At the network level, EnGarde Secure Linux ships with a plethora of network tools which allow a system administrator to analyse the security level of his machine and take preventive measures. Among other things, it has a unique WebTool through which you can do any and all system administration tasks from a remote location including rebooting or shutting down the server.

This means that after installation, you can safely place the server in a locked room and not worry about its physical security.

Up to date security patches of software are released on a regular basis (more like every month) enabling system administrators to plug any security holes in the server software they run. This is automated to a certain level via the Guardian Digital Secure Network (GSDN). And you are prompted to register and create a GSDN account (for free) - it is not an option.

Guardian Digital WebTool

After installation, you can physically lock your computer running EnGarde Secure Linux away from prying eyes, behind closed doors.

This is because you can access it from any of your other computers in your network by typing the https://your-machine-ip-address:1023/ address in a web browser.

You log in to the Guardian Digital WebTool using two different passwords depending on whether you are using EnGarde as a LiveCD or if you have installed it on a machine.

For LiveCD : The login name is admin and the password is the root password you set while booting the EnGarde Linux CD.

When Installed : The login name is admin and the password is lock&box. And the first time you log into the Admin section, you are confronted with an initial configuration screen.

Here the first thing you need to do is register for a free GSDN account. The GSDN account provides up-to-date automated security fixes to your server. Next you have to change the root and WebTool password. Then specify the NTP servers as well as your geographic location. Lastly, you need to fine tune the services you would require to run on your remote server.

Fig: WebTool main page - View more images here.

WebTool is the pivot with which you can effectively administer the system remotely from within a web browser.

A few things you can do using the WebTool are as follows.

  • Manage users
  • Manage database servers
  • Configure the web server (Apache)
  • Implement DNS,
  • View all the security logs
  • Manage mail servers,
  • Enable and disable system level services
  • Configure firewall
  • Run most of the security tools such as snort bundled with EnGarde and view their output in the web browser.

The WebTool is a one stop shop for troubleshooting and managing your server from a remote location.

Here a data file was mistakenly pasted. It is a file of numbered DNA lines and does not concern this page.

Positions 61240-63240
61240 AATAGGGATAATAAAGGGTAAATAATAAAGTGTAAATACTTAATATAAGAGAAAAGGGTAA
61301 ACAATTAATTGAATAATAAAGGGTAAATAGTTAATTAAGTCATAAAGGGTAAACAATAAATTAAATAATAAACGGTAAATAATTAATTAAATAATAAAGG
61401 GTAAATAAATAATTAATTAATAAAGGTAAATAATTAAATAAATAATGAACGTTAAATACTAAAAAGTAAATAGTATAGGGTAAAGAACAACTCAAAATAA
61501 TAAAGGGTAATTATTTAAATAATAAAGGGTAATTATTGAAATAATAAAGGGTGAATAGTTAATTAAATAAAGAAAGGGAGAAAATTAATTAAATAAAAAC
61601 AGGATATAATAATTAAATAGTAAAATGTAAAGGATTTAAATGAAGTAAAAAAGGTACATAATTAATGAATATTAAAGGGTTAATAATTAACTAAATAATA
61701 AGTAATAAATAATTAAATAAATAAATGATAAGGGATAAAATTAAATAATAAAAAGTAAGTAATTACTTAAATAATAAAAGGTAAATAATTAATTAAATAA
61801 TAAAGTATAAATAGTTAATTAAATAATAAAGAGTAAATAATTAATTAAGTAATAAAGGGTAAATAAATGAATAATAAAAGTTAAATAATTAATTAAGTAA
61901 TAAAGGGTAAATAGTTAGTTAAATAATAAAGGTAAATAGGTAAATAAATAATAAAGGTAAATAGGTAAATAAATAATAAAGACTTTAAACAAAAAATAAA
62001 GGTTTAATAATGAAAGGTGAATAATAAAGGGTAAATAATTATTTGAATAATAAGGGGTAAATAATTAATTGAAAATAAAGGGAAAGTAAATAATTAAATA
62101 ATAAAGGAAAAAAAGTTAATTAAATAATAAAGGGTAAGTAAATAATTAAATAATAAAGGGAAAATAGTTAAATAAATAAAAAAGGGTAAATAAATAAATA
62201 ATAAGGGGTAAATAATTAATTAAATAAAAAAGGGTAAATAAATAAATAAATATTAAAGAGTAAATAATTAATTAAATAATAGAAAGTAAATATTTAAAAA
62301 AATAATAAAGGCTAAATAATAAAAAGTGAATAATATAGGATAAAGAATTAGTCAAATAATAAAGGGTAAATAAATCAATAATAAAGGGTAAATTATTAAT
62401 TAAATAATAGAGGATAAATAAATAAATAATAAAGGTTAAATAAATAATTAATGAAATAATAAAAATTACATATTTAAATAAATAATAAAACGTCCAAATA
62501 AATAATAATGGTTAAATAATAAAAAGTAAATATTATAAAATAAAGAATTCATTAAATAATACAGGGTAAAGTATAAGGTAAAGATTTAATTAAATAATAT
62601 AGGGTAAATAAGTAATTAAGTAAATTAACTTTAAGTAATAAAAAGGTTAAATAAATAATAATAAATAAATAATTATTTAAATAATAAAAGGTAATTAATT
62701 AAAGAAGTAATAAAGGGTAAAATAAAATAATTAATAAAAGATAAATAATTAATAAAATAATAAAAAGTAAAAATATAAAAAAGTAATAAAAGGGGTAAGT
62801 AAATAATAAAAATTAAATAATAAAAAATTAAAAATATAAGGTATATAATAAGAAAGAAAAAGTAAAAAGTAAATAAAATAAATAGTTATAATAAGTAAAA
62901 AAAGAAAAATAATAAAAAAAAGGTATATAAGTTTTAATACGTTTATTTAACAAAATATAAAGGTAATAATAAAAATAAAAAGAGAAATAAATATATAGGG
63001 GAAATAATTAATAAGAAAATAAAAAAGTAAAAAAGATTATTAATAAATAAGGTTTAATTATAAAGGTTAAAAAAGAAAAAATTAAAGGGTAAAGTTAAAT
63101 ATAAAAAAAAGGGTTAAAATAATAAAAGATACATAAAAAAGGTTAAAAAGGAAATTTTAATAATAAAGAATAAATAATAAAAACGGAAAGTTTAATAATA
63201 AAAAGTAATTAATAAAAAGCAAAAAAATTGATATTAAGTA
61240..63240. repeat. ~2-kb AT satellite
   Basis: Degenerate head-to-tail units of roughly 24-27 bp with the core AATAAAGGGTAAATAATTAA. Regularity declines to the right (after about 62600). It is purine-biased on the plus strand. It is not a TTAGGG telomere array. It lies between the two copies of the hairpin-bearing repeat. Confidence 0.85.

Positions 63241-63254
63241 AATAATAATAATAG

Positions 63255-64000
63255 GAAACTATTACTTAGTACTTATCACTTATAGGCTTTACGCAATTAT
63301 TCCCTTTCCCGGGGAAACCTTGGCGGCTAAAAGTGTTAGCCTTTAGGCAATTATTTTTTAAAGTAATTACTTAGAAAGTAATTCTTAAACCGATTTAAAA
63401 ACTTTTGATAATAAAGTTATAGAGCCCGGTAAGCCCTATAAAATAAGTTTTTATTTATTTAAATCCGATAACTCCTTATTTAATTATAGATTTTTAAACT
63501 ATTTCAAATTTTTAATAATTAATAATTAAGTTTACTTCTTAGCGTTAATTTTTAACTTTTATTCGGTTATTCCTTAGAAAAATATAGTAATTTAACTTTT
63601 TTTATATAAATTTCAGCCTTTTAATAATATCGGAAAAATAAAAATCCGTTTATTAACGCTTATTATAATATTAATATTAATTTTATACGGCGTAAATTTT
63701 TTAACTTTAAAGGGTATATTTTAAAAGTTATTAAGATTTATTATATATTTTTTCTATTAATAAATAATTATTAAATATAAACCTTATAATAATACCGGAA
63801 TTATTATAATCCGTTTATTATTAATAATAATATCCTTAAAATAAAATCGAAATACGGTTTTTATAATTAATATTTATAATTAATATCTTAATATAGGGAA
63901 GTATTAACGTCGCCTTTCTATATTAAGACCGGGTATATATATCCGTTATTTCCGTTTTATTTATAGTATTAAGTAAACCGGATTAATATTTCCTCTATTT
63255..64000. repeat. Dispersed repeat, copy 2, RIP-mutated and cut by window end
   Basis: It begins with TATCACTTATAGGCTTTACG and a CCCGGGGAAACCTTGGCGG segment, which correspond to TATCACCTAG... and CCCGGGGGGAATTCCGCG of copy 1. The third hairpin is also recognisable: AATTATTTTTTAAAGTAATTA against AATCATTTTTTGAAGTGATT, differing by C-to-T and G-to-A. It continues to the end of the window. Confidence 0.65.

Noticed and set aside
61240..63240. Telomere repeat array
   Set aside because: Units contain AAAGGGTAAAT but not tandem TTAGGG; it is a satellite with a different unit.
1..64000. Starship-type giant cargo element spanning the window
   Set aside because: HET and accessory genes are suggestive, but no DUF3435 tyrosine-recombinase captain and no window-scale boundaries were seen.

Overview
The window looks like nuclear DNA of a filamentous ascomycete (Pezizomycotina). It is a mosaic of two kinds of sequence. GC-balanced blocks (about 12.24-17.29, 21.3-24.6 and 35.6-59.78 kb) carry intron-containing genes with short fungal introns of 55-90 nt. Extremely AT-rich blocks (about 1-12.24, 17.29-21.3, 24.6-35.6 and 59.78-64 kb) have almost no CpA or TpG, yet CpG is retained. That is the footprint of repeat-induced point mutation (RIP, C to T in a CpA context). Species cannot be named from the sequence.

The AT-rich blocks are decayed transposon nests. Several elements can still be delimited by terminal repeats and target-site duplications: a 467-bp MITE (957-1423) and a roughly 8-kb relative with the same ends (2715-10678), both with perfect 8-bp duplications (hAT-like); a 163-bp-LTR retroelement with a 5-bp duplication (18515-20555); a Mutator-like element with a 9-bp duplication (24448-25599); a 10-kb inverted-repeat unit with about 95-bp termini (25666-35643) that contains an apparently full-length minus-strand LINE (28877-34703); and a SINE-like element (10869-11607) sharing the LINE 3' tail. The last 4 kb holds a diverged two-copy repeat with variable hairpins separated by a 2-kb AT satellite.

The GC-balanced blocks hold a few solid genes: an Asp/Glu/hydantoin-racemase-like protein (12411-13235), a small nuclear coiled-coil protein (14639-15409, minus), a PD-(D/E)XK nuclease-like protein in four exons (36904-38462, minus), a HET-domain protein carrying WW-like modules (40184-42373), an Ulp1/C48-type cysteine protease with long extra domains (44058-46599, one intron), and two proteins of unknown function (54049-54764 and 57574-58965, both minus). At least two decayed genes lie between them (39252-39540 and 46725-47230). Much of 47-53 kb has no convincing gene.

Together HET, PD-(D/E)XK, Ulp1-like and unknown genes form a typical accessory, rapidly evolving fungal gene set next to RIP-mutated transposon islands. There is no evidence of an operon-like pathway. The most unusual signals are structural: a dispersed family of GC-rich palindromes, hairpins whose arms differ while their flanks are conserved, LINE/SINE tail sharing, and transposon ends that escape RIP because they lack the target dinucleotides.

To sum up, I found EnGarde Secure Linux to be a unique blend of a robust Linux server topped up with loads of security features coupled with the very powerful Guardian Digital WebTool which aids in administering the server remotely, all from within a web browser.


  • hi! I'm kubuntu's user, does your tips could working in kubuntu? I need some information about linux and kubuntu, and I get it from your blog. thanks a lot! could I add your blog to my blogroll? so that I could check your next post about linux?
    Hoek, from Indonesia.

  • Great article, Ravi. I used to use Trustx Secure Linux for the same purpose: Secure servers.
    But i sense that it will be abandoned in the near future. So i will definitely giive Engarde a try.
    Any information about how long they support each release?


  • Webtool looks very similar (in functionality) to Webmin. I've used Webmin for several years now to help the non-*nix folks in my group deal with *nix things in an easy to learn fashion (using Webmin).

    Webtool (which is based on Webmin), looks dressed up nicely and apparently has just a few different features as mentioned in this link

    Other links:
    Webtool Manual


    Best regards,

  • Ravi

    Accepted, webTool is a decendent of webmin. But after trying out webTool, I had the feeling that a lot of work has gone into integrating it in EnGarde. And the net result is a very easy to administer Linux server which works out of the box.

    I can't comment on the ease of use of webmin though because I have not tried it out.

    Of course EnGarde is not just about the webTool and is more focused in providing a secure Linux distribution by hardening it using selinux policies and other correct practices.

  • Have you tried to make an installation for RAID1 disks? cose it doesn't work for me at all. If you had and it's working, could you post up a "How to"? thanx